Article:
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The Importance Of Imagination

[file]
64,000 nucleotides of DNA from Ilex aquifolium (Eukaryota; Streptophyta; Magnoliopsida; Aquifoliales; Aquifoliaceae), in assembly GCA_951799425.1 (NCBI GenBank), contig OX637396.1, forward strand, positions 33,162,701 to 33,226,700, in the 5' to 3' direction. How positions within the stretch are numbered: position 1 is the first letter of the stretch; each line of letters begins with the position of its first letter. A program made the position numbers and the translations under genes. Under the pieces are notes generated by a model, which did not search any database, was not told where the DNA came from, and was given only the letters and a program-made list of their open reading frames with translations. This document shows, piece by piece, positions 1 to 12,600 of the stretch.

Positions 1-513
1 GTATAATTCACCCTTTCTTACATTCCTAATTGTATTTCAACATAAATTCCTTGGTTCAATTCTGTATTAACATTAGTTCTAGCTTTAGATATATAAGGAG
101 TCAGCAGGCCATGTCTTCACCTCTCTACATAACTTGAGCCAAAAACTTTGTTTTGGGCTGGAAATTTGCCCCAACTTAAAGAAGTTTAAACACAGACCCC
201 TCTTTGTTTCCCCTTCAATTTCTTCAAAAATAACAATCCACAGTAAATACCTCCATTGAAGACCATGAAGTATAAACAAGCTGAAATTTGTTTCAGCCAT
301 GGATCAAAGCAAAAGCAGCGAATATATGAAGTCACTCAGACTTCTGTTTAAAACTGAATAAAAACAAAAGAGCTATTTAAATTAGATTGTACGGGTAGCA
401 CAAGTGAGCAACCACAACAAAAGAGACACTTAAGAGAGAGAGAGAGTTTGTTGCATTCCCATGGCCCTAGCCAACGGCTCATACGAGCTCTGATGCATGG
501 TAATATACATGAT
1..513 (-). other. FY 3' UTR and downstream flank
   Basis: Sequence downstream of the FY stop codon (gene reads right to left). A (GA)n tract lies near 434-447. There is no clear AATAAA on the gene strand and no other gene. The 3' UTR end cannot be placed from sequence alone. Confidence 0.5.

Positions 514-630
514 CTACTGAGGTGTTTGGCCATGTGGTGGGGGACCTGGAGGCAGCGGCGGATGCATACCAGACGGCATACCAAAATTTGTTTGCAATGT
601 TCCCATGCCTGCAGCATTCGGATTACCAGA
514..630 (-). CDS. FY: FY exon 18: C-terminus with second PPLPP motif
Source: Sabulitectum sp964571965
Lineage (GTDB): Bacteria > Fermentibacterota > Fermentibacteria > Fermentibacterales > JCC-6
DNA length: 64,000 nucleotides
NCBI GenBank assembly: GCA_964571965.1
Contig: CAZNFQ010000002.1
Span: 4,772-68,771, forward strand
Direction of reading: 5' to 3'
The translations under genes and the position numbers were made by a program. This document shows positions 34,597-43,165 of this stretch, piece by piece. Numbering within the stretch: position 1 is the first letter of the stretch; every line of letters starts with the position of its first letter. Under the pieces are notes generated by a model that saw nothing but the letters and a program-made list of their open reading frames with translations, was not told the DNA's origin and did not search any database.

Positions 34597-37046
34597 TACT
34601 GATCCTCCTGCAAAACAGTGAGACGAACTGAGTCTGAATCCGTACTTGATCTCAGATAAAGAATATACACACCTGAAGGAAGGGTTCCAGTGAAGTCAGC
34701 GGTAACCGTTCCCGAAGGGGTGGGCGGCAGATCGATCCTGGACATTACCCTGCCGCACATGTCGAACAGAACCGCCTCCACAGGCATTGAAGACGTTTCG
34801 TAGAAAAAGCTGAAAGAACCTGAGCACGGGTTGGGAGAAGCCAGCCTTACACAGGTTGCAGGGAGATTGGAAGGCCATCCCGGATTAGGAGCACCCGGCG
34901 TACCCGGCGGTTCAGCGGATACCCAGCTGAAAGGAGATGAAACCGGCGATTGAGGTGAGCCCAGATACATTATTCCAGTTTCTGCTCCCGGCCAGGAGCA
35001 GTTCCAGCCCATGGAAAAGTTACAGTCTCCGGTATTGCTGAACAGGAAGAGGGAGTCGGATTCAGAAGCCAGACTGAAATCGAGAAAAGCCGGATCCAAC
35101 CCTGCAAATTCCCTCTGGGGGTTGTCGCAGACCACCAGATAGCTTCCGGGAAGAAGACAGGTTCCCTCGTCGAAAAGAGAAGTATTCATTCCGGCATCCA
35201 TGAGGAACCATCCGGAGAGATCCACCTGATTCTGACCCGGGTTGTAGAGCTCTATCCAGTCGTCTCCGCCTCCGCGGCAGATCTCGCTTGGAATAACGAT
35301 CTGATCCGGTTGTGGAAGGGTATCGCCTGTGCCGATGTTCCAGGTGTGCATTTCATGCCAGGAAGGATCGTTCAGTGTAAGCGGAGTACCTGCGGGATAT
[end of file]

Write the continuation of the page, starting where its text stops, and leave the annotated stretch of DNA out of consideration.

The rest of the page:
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Patricia A. McKillip is quoted as saying, “Imagination is the golden-eyed monster that never sleeps. It must be fed; it cannot be ignored.” And, as children people believed in monsters that lurked in the dim shadows of our bedrooms or hid beneath their bed; monsters that only existed in our imaginations. As adults, the monsters no longer lurk, ready to pounce from darkness, but are their imaginations running rampant. When faced with danger, the mind spirals down two different paths prompted by fear. There is the path of reason. It is an analytical process taking into account of all the known knowledge and present situation in a logical view. And then, there is imagination, fantasies crafted by the mind. Imagination is prone to being unrealistic but is strongly influenced by our emotions. Once the golden-eyed imagination monster emerges from fear, it cannot be ignored as stated in the quote. Imagination becomes vivid in its scenarios, producing the worst of images, and the mind can do nothing but listen to the monster because it fears the worst over what is realistic. Imagination overcomes reason when the mind fears its own fantasies to an extent of overlooking reason. Imagination’s strength in fear can be seen in the life and death situation of the Sailors of Essex in Karen Thompson Walker’s TedTalk, Roderick’s debilitating fear of the future in Edgar Allen Poe’s “Fallen House of Usher,” and real life situations where the mind believes in the unlikely death scenarios
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